The Maryland Senate and House of Representatives each have voted unanimously to approve their own versions of a bill that affect how medical debts are collected, but opponents of the measure were able to get a key provision removed from the bills that would have established a threshold for which collection lawsuits could be filed.
The bills, HB0565 and SB0514 now move into the legislature’s other chamber for consideration. Both bills are backed by Democrats and Republicans, creating expectations that the bill will ultimately become a law.
Under the proposed legislation, hospitals would be prohibited from charging interest or fees on certain debts, prohibited from garnishing the wages of individuals who qualify for reduced or free medical care, and require that patients be offered payment plans that do not exceed 5% of their income.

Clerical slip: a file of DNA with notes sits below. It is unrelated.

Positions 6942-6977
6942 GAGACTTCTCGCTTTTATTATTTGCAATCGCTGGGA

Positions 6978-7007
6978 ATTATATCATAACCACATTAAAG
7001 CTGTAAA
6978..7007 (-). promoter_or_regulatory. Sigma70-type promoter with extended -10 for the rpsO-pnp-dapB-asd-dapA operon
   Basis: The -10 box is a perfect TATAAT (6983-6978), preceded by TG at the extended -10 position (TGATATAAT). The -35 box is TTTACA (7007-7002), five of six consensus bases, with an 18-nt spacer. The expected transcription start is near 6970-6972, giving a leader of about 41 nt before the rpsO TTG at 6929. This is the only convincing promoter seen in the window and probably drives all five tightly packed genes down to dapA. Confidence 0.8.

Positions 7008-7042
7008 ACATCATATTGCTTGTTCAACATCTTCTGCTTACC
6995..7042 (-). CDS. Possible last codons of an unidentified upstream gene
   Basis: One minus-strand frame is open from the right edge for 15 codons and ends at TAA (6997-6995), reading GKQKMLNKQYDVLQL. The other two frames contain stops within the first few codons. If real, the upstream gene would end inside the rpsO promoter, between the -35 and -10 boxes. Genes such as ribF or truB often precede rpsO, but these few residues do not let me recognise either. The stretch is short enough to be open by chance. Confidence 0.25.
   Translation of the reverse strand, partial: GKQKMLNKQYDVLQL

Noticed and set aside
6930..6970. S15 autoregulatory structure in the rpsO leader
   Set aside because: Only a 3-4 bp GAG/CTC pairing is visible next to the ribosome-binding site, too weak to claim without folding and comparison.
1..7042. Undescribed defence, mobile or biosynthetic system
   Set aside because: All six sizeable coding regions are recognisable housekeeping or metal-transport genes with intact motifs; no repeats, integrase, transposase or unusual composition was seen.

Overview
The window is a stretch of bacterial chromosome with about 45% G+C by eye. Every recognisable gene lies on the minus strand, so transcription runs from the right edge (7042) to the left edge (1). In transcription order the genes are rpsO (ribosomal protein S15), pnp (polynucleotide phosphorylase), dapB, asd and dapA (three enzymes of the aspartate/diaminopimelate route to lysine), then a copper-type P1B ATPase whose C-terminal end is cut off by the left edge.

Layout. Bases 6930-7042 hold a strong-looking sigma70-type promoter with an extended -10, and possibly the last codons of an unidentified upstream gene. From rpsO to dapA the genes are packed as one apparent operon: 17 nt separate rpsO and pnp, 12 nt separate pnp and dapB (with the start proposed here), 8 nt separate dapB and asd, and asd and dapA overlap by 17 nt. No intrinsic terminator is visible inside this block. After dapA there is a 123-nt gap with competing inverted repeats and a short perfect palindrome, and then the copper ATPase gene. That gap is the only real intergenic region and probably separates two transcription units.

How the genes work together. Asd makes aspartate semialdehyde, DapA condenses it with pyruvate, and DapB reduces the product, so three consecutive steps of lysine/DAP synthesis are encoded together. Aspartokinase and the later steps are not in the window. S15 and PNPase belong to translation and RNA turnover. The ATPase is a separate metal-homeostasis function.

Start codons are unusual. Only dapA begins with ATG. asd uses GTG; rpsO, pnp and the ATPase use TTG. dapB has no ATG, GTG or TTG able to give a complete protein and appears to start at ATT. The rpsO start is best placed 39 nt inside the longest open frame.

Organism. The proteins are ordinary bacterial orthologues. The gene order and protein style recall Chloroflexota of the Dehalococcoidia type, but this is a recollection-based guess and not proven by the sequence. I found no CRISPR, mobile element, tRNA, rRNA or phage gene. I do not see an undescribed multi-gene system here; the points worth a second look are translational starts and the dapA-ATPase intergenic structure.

The original versions of the bills would have barred collection agencies and healthcare providers from filing collection lawsuits if the amount owed by the patient is less than $1,000 or sending any bill to a collection agency if the amount owed was less than $1,000. The bill would also bar spouses from being held liable for any unpaid debt. Those provisions were removed after lobbying efforts by the Maryland Hospital Association, according to a published report.
“I don’t think it’s appropriate for the government to put that in a law, because it sends a message that if you get a bill under that amount technically the hospitals can’t collect,” said Nicholaus Kipke [R-Anne Arundel], the House Minority Leader.
Healthcare providers would be required to document the manner in which they informed patients about the availability of payment plans and financial assistance, and will have to file annual reports detailing the number of collection lawsuits that are filed.